Gastronomia tipica

Cuisine in the land of the Medici

The Mugello is a huge valley closed in on the north by the Apennine mountains, on the south by the spur made up by Mount Giovi and Mount Senario which divide it from the valley of Florence, and on the west by Mount Calvana beyond which the city of Prato and its surroundings extend.
The most important towns of the Mugello are San Piero a Sieve, Barberino di Mugello, Scarperia, Borgo San Lorenzo, Vicchio and Dicomano.

This valley was once extremely rich in game: deer, roe-deer, wild boar, hare, wild duck and geese; the many rivers and streams were well-stocked with barbell, roach, eel, trout and prawns. The Ligurian Magelli, the Etruscans and the Romans had settlements here, and later after the Dark Ages, the medieval families of the Guidi and the Ubaldini made their homes here.
After 1300 the Mugello passed a period of rapid development as a rural area of the Florentine Republic. A certain Morelli (1371-1444), native of this land, wrote this description of the beauties and the produce of the Mugello in his Chronicle of the Fourteenth Century (Cronaca Trecentesca):


On the plains of the Mugello are to be seen the best and most fruitful of orchards of the County, where the harvest is made twice or thrice a year, and always in abundance. And I learned that on the rich lands of these hillsides there is wheat, fodder, fruit, wine and oil in abundance, and also great quantities of wood and chestnuts and livestock enough to supply a third of Florence.
I learned that great quantities of cheese and lambswool and chickens come from the Mugello and that there are other fowl and game in great abundance.
The Medici family, and, in particular Lorenzo the Magnificent, have left many signs of their dominance in the Mugello, not only with their buildings (notably the VILLA OF CAFAGGIOLO at Barberino, the CASTLE OF THE TREBBIO at San Piero a Sieve, the PALACE OF THE VICARI at Scarperia) but their presence also remains visible in agriculture – the fields and the woods planted with their taste for geometric patterns, and the system of irrigation.

In the fifteenth century the Medici family, on their property situated at PANNA, established a cattle farm, breeding ‘Swiss’ cows (Alpine browns) to provide both for themselves and also to sell.

Today, after many centuries, the Mugello still maintains this tradition and many farms of this territory breed cattle, sheep and also horses:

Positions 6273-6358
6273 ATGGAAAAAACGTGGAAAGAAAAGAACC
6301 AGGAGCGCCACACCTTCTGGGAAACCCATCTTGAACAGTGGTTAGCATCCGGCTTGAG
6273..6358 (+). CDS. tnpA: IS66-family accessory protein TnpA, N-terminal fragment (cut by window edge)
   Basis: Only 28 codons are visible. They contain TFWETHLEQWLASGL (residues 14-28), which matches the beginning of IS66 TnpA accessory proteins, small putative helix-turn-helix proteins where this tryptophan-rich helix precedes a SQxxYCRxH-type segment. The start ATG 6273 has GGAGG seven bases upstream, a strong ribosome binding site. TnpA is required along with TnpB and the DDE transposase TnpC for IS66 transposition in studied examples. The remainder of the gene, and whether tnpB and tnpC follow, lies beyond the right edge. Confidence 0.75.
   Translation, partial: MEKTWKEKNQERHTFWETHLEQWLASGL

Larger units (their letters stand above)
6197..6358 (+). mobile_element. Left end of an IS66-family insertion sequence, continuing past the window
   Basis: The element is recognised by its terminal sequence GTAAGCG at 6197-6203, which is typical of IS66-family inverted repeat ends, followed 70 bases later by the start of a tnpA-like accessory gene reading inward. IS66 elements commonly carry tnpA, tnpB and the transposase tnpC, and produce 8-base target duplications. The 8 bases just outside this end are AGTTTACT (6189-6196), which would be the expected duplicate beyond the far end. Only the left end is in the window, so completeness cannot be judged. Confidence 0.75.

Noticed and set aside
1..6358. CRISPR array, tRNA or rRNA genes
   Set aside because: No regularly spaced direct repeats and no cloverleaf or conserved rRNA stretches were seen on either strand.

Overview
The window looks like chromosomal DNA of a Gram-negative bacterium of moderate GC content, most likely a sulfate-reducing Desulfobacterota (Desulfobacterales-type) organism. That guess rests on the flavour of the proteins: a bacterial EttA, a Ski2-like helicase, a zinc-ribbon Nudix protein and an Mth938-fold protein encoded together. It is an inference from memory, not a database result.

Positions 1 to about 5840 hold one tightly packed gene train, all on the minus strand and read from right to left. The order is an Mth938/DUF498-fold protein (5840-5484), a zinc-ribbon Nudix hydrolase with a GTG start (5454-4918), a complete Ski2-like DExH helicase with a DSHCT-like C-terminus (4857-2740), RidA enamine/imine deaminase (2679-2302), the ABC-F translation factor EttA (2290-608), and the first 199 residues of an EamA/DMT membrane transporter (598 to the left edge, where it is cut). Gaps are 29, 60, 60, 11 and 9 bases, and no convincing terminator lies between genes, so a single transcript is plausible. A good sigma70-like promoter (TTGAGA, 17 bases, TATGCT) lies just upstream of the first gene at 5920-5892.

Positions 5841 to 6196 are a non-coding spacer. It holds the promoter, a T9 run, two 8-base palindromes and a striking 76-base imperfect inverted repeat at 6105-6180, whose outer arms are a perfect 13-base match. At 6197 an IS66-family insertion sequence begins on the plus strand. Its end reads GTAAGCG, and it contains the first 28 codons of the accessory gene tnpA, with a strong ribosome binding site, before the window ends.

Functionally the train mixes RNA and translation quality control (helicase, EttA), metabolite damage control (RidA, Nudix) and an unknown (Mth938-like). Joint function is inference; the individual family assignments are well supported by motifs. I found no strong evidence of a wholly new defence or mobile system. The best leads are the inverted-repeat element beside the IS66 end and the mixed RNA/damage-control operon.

• much of the cow’s milk produced here is distributed by the central dairy of Florence for the city’s population. The uncontaminated nature of the environment where the milk is produced has allowed it to be given the denomination of Top Quality, and specifically MUKKI MUGELLO. The delicious yoghurt produced with this milk is sold under the name BIO MUKKI, the biological milk Podere Centrale is also produced;
  • sheep’s milk, initially prepared by the shepherds, is then made into an excellent sheep’s cheese at the diary;
  • beef is sold by a network of local butcher’s. Its quality is guaranteed by the well-established Consorzio Carni Mugello.

The annual FIERA AGRICOLA MUGELLANA (Agricultural Fair of the Mugello), continues the tradition of the markets of the Mugello and gives us an overall view of the local agricultural activities with several important zootechnical exhibitions (the national, regional and provincial shows of the Limousine beef cattle and the Frisone milk cow) as well as expositions of other products and machinery.

Products of Mugello: Good, healthy and close by

Caprino cheese
Learning to know and buy traditional Mugello products
There is nothing better than the taste of a freshly picked fruit or vegetable. There is nothing more reassuring than knowing where each morsel of food we eat comes from. There is nothing greener than buying local products.
Mugello, the Florentine farmland, produces milk, meat, oil, wine, honey, cereal, and potatoes, as well as the well-known Marrone IGP chestnut. It goes without saying that the local cuisine uses these Mugello grown ingredients to make its wholesome yet tasty dishes.
Over the years Mugello has changed: in the Province of Florence and in the Tuscan Region, the territory is identified more and more as a centre for crop growing and breeding farms. Significant changes in breeding techniques and also in the layout of its farms have been taking place.

Agriculture and the production of related goods now represent 5% of total production in Mugello compared to the 3.5 % average in the rest of Tuscany, and only 1.99% in the province of Florence. This is also confirmed by the employment rate which sees 5.9% of the population occupied in agriculture, compared to 4.4% at a regional level and 2.3% at a provincial level.

Statistics from the year 2000 show that small family run farms occupy 2/3 of the territory, 68,505 hectares, while only the remaining 26,686 hectares are run by farms employing paid help. If we then consider the amount of agricultural land used the percentage increases: 22,438 hectares of land, out of 32,110, are worked directly by landowners, while only 9,654 hectares employ paid help.

There are a total of 1,724 farms; 15,419 hectares of land are used for growing crops; 3,746 hectares for fruit trees (olives, vines, fruit); and up to 33,118 hectares are woodland. Obviously, this percentage varies as we move from Mugello to Upper Mugello.

Cattle farming is important in Mugello: in December 31, 2003, there were 383 breeding farms present on the territory with 12,325 head of cattle, of which 3,148 were for the production of milk (72 dairy farms).

An important contribution to cattle farming is made by the Centro Carni in Rabatta. It is essential for the closure of the cow-calf line, and provides protection for producers and buyers alike.